A newly passed Israeli law prevents foreign nationals who have publicly called for a boycott of the Jewish state or work on behalf of an organization that advocates these measures from entering Israel. It has caused plenty of debate and criticism.
That the New York Times, in a staff editorial, opposes the law, is not particularly noteworthy and it is perfectly at liberty to do so, as have numerous Israelis and even US-based Jewish organizations.
However, in doing so, the NY Times takes the wrong approach and misrepresents the boycott, divestment and sanctions (BDS) campaign and those supporters of Israel who are working to counter its hateful activities. The editorial claims that the law is “intended to characterize supporters of the [BDS] movement as enemies of Israel.”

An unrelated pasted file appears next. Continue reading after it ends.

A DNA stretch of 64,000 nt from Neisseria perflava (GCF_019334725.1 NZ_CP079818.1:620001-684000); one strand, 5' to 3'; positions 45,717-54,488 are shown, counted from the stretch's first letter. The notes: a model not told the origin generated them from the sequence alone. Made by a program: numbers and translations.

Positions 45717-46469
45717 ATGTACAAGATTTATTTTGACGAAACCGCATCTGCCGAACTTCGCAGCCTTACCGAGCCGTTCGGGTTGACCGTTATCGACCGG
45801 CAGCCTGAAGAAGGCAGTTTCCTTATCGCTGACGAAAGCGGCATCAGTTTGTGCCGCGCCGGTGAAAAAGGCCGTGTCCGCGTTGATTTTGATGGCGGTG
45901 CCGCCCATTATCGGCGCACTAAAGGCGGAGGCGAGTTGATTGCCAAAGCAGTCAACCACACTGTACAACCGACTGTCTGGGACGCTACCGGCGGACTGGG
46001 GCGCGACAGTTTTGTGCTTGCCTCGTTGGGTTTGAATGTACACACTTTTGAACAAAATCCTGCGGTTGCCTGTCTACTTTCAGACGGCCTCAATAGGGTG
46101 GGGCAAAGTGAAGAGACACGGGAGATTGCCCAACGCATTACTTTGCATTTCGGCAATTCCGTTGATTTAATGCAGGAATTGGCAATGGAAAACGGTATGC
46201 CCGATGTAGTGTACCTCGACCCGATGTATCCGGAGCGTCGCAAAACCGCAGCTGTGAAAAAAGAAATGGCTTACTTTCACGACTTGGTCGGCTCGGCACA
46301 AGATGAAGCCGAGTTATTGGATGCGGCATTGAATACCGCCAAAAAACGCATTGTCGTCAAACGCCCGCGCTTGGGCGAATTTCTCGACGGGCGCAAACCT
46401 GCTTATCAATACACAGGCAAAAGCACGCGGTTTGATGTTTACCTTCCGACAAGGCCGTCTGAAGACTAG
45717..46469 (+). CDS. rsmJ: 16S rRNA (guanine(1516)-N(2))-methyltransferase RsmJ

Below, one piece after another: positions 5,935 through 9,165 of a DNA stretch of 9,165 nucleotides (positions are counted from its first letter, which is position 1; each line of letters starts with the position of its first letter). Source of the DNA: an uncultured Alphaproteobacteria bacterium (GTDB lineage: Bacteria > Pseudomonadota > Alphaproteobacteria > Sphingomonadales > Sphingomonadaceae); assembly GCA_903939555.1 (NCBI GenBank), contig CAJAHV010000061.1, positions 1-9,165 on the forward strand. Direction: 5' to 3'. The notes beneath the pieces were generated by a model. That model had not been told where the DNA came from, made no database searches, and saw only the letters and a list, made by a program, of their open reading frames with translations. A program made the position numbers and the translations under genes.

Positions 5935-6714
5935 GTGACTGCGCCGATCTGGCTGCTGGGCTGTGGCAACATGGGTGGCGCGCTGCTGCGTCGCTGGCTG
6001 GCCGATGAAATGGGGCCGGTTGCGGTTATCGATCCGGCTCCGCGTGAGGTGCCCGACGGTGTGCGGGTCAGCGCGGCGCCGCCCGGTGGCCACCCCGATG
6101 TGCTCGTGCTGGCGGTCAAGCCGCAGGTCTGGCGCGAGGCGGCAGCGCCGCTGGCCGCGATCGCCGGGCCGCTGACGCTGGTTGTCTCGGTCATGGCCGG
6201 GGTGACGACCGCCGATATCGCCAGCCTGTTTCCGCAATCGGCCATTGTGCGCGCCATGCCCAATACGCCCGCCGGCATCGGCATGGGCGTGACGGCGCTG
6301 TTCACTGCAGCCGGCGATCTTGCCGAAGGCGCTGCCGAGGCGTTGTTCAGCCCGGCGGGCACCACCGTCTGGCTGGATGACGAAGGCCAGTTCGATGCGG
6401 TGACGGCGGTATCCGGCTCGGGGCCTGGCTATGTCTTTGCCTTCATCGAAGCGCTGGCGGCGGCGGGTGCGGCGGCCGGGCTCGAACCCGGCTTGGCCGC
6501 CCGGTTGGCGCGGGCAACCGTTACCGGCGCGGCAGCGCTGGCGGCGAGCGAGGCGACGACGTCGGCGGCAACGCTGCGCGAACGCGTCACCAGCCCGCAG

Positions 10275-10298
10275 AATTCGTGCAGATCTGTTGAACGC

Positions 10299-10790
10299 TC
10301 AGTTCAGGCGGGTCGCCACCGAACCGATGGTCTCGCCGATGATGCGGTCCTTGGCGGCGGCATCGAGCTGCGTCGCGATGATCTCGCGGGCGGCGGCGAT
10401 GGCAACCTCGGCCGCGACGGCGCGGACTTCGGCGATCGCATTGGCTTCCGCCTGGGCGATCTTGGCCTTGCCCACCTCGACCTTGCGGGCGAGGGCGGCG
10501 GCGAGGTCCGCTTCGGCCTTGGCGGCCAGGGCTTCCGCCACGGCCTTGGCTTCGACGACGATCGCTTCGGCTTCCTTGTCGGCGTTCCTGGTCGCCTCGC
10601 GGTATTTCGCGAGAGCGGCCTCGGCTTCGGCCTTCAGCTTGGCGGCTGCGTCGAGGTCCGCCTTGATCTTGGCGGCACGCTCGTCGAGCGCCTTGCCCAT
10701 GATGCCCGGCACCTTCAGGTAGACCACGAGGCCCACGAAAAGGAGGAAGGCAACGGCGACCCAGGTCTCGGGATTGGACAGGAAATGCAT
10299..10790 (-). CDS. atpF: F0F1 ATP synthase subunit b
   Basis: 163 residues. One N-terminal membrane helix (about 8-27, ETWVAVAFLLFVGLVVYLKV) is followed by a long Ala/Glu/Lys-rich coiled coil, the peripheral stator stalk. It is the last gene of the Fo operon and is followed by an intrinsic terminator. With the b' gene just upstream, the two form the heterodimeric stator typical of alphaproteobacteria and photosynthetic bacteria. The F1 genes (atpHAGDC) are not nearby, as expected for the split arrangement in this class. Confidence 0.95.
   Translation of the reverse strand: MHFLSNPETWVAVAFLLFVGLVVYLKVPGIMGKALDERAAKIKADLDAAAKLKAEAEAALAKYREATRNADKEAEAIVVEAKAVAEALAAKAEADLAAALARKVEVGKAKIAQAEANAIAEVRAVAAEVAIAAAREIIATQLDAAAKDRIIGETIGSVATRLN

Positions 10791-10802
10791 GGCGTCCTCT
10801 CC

In addition, the headline of the editorial is “Israel Says Dissenters Are Unwelcome.”
There are plenty of people both within and outside of Israel who publicly criticize Israeli government policies and that is entirely legitimate. The BDS movement, however, is not about criticizing Israel but about delegitimizing and ultimately destroying the country as a Jewish state, something that its leaders have readily acknowledged. Those BDS activists are not “Dissenters” as the headline would have you believe. They are intimately engaged in a well-organized and well-financed campaign against Israel. BDS is entirely about being an enemy of Israel.
It can certainly be argued that the Israeli law could theoretically catch gullible dupes who have fallen for the BDS lies that the campaign is all about non-violence and human rights. This is something that Israeli authorities will have to make appropriate judgments in the course of applying the law.
Ultimately, the NY Times calls on Israel to differentiate between haters of Israel within the BDS movement and those members who are critical of Israeli policies. It’s unfortunate that the NY Times cannot tell the difference between legitimate critics of Israel and the hate-mongering of the BDS even if the new Israeli law may also have the same difficulty.